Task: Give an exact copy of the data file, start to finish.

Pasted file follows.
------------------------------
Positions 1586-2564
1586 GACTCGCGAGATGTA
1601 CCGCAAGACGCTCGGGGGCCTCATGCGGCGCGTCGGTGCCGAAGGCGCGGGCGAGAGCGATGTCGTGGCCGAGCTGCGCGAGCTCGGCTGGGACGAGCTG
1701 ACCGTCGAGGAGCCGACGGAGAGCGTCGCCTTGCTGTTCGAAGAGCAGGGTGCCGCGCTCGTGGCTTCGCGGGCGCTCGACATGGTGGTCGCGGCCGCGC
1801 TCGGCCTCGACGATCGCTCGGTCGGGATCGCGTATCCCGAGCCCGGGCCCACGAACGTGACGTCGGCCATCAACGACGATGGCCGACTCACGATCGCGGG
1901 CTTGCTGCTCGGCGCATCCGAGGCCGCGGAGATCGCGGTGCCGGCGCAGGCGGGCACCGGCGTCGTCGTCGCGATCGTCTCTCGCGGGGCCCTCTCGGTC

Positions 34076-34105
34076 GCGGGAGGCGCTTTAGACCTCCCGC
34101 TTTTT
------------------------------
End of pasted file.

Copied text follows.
Positions 1586-2564
1586 GACTCGCGAGATGTA
1601 CCGCAAGACGCTCGGGGGCCTCATGCGGCGCGTCGGTGCCGAAGGCGCGGGCGAGAGCGATGTCGTGGCCGAGCTGCGCGAGCTCGGCTGGGACGAGCTG
1701 ACCGTCGAGGAGCCGACGGAGAGCGTCGCCTTGCTGTTCGAAGAGCAGGGTGCCGCGCTCGTGGCTTCGCGGGCGCTCGACATGGTGGTCGCGGCCGCGC
1801 TCGGCCTCGACGATCGCTCGGTCGGGATCGCGTATCCCGAGCCCGGGCCCACGAACGTGACGTCGGCCATCAACGACGATGGCCGACTCACGATCGCGGG
1901 CTTGCTGCTCGGCGCATCCGAGGCCGCGGAGATCGCGGTGCCGGCGCAGGCGGGCACCGGCGTCGTCGTCGCGATCGTCTCTCGCGGGGCCCTCTCGGTC

Positions 34076-34105
34076 GCGGGAGGCGCTTTAGACCTCCCGC
34101 TTTTT